Well-rounded candidates a plus for grad school

Many students are not only dealing with the stress of finals right now; they are also trying to decide about graduate school, law school and getting applications out on time.

Angela Weisl, professor of English and the director of Graduate Studies for the English department and the chair of the Seton Hall Graduate Advisory Hall, said that all academic programs require the Graduate Record Examination (GRE).

In Weisl’s opinion, students who have a passion for their subject go to graduate school.

“They are excited about the idea of teaching, but may like the confines or age restrictions for middle or high school,” Weisl said. “They enjoyed writing, research, and classes they’ve taken or had professors inspire them.”

Robert Pallitto, the pre-law advisor and an assistant professor of Political Science and Public Affairs, said that law schools require the Law School Admission Test (LSAT), and require that applicants register with the Law School Data Assembly Service (LSDAS).

“The LSAC has a website that contains all the information an applicant needs: how to register, how to request transcripts, how to submit letters of recommendation and how to complete electronic applications, among other things,” Pallitto said.

Pallitto estimates that approximately 100 Seton Hall graduates will apply to law school this year.

“Law school is a popular post-baccalaureate option because it leads to a clear career goal: being an attorney,” Pallitto said.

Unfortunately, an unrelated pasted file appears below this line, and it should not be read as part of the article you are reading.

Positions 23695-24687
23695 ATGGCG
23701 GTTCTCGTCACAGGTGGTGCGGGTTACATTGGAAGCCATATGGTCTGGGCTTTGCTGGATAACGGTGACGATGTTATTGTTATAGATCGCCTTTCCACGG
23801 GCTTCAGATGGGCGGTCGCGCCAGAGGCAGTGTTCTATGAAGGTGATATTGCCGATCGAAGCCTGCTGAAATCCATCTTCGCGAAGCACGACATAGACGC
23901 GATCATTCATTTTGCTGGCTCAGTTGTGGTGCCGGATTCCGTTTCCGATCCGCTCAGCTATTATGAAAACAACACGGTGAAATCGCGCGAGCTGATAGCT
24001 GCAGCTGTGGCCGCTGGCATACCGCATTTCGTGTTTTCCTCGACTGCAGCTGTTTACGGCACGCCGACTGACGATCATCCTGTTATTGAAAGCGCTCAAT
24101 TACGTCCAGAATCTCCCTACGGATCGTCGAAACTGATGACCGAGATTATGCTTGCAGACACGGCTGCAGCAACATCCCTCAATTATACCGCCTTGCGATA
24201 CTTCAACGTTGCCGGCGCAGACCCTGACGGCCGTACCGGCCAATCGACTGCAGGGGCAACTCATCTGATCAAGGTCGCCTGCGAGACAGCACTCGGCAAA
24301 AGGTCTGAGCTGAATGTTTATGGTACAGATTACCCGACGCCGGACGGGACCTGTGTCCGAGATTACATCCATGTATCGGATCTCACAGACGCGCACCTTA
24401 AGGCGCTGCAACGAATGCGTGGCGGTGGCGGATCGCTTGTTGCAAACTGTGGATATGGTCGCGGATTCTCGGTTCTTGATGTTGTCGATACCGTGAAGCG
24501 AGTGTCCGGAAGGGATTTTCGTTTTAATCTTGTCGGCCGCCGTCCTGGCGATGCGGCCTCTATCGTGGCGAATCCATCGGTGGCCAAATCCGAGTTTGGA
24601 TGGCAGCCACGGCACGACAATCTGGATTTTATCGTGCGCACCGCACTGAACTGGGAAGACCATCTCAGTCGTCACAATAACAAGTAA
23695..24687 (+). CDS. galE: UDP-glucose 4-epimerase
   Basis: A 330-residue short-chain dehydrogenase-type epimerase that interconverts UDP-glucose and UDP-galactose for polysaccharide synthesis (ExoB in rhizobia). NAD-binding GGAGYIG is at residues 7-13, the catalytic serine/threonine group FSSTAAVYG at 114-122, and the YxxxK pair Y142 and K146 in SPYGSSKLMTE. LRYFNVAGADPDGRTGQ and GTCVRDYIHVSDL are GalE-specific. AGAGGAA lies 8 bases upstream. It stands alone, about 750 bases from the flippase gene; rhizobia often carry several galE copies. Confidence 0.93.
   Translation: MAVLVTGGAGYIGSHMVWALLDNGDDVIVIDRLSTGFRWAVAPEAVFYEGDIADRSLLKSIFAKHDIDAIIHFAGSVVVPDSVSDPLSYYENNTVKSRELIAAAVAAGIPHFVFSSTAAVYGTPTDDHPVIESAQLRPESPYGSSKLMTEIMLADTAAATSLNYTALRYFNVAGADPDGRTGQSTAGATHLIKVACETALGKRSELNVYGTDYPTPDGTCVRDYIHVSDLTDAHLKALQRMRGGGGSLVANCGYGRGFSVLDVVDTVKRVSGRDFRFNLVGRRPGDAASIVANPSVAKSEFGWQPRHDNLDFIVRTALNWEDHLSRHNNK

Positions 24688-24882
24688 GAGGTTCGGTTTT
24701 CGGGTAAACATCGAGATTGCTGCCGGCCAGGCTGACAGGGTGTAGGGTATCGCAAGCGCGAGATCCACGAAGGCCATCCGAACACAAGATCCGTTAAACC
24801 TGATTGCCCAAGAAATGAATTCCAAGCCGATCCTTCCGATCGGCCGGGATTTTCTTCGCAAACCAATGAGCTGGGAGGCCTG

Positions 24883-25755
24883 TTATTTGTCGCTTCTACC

However, Pallitto also said that law school can be a “default” option for some college seniors.

“They feel they need to have a plan after graduation, and they settle on law school without considering other things,” Pallitto said. “Most importantly, I work with Seton Hall students on every aspect of the application process, from consulting on the personal statement to completing evaluations to selecting schools.”

Pallitto said that law schools generally look for students with strong skills in writing, argument and textual interpretation.

“They are less interested in how much substantive knowledge of law an applicant has and more interested in a record of academic accomplishment,” Pallitto said. “There is no required or preferred major for law school.”

He added that extracurricular accomplishments can also be helpful.

“Think about how you want your resume to look when you apply to law school, and work toward building that kind of a resume,” Pallitto said. “Don’t focus too much on doing law-related stuff. You will have plenty of time to do that when you actually get to law school!”

Senior Mayelin Torres, a criminal justice major, is applying for graduate school in International Relations. She is applying to Seton Hall, as well as several other universities.

“Seton Hall helped me to realize that I want a school that have a good reputation and a good graduate program,” Torres said.

She advised other applicants to be patient, because “eventually everything comes together.”

Senior Christine Mallon, an English major is applying to both law school and graduate school in English because she is not sure what she wants to do yet, and said she wants to keep her option open.

Mallon described the application process so far as tedious.

“The hardest part is trying to keep the time line, and balance it out with my school work,” Mallon said. “There’s too much paper work for the applications.”

Weisl said that students should be realistic when applying.

“Don’t apply to just top tier schools,” Weisl said. “Do your research and talk to faculty in your department.”

Brittany Biesiada can be reached at brittany.biesiada@student.shu.edu.

Author: Staff Writer

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